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                                                                       2015-2016 Lindbergh Flyerettes

About the Team

The Lindbergh Flyerettes Dance Team has built a legacy of excellence since 1969. While a staple at Lindbergh sporting events, the team is also nationally recognized. In addition to great dance talent, each Flyerette upholds a high standard of leadership, community service, and academic success.


History of the Lindbergh Flyerettes

Written by Mrs. Yvonne Cole, original coach of the Lindbergh Dance Team 

The Lindbergh Pom-Pon Squad was founded in the Spring of 1969 through the efforts of a young lady named Karen McNeil. She attended an away basketball game and was impressed by the team that performed during halftime. She came back to Lindbergh and started to get the ball rolling. It was the middle of the year, so school sponsorship was not available. The group was originally sponsored by the Kirkwood YMCA.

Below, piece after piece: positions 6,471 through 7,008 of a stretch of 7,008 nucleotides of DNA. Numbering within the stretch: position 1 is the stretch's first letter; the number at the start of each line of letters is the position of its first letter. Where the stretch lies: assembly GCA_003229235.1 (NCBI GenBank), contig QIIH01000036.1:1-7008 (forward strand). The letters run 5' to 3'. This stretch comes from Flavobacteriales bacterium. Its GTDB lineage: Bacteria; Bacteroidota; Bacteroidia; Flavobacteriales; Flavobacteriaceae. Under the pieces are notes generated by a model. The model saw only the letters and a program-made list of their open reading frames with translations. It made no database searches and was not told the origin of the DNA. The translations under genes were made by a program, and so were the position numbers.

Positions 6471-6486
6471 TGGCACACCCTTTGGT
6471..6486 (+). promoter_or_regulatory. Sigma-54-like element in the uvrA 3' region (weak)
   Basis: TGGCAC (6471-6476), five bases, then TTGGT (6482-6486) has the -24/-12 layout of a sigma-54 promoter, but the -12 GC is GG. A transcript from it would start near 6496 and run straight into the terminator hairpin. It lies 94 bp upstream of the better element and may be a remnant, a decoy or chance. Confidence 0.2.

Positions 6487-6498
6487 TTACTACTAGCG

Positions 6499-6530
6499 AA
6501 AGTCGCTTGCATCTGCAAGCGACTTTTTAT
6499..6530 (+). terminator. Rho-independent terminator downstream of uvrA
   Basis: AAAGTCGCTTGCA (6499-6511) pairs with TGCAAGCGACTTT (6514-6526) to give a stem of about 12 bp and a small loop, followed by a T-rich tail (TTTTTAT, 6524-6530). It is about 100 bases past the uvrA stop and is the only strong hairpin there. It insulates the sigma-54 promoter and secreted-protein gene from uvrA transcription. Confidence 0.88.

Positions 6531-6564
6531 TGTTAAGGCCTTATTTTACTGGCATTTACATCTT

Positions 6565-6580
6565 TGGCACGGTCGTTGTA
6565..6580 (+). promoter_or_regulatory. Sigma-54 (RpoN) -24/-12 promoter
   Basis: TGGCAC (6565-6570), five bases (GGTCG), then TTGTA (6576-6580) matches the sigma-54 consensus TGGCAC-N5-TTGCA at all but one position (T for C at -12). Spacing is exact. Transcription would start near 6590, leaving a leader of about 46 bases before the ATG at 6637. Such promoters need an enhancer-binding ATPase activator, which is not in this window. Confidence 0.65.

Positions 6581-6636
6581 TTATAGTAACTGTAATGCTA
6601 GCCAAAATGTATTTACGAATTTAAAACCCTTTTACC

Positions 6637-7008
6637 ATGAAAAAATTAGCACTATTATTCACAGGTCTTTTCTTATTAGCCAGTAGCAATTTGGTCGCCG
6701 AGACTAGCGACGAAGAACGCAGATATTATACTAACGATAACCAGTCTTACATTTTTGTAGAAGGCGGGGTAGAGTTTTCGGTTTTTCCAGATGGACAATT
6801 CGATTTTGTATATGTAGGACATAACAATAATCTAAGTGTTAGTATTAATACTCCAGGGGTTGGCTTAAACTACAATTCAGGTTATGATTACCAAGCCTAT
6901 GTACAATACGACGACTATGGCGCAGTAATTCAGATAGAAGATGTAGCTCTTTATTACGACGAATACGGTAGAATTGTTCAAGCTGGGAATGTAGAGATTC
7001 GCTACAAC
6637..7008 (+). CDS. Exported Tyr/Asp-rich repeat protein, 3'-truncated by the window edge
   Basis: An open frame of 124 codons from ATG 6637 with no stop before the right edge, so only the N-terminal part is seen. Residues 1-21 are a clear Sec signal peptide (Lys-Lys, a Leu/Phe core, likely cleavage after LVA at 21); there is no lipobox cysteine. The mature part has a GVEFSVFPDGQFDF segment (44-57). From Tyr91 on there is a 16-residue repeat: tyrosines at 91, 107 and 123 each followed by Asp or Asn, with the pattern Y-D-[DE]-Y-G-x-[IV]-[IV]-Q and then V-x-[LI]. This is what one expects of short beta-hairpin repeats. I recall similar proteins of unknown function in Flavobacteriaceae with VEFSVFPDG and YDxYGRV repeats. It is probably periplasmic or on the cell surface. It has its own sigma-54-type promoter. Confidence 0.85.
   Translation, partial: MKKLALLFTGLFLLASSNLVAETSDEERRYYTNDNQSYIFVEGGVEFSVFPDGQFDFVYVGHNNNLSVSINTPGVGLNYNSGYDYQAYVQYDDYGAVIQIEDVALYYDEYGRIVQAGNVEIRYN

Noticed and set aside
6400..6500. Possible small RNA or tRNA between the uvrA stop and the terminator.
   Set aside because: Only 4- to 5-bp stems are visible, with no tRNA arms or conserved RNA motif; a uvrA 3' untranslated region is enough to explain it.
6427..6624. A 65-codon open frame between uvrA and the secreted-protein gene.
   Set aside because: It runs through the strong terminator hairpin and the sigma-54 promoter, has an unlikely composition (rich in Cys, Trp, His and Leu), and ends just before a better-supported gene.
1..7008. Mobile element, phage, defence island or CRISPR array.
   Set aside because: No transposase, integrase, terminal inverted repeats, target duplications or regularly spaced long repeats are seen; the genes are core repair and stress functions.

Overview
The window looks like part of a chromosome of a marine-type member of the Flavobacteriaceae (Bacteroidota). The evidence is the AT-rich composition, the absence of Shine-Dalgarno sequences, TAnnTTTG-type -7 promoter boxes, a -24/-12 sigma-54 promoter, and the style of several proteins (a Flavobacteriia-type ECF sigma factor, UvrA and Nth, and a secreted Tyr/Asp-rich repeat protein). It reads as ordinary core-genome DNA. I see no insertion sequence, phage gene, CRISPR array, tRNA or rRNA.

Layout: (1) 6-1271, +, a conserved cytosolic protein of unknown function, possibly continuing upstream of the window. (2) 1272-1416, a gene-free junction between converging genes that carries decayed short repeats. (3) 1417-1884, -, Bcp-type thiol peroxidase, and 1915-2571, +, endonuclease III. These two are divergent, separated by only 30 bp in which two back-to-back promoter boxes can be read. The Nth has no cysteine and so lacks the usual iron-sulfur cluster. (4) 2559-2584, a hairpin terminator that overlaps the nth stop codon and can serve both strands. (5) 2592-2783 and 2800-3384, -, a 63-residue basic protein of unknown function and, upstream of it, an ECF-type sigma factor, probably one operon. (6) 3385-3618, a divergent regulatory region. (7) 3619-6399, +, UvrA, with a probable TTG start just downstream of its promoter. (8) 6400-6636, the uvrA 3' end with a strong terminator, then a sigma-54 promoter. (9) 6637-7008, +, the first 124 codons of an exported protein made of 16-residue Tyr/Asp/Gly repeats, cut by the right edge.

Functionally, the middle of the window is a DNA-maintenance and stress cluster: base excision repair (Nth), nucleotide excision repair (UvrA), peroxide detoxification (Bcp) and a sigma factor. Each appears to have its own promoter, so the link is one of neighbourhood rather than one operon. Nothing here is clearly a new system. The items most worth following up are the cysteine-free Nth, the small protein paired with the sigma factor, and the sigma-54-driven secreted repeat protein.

By May 1969, the team had acquired two Lindbergh teachers (Ms. Yvonne Etienne-Cole and Ms. Sandra Webb-Snodgrass) to sponsor the team, so the Flyerettes received permission to perform at school functions during the 1969-1970 school year. When the organization was formally recognized, 100 girls decided to join. There were no tryouts, so everyone was permitted to join the team (some had dance experience, some had none; some were coordinated, some were not; some had rhythm, some did not). Needless to say, it was quite a heterogeneous group.

At that time, all of the choreography was done by a representative from the YMCA. She made up all of the routines and then the sponsors went to the band director and obtained the music. As you might imagine, the two did not always coincide. There was one football game where the band finished playing before the routine was complete – can you imagine a kick line with no music?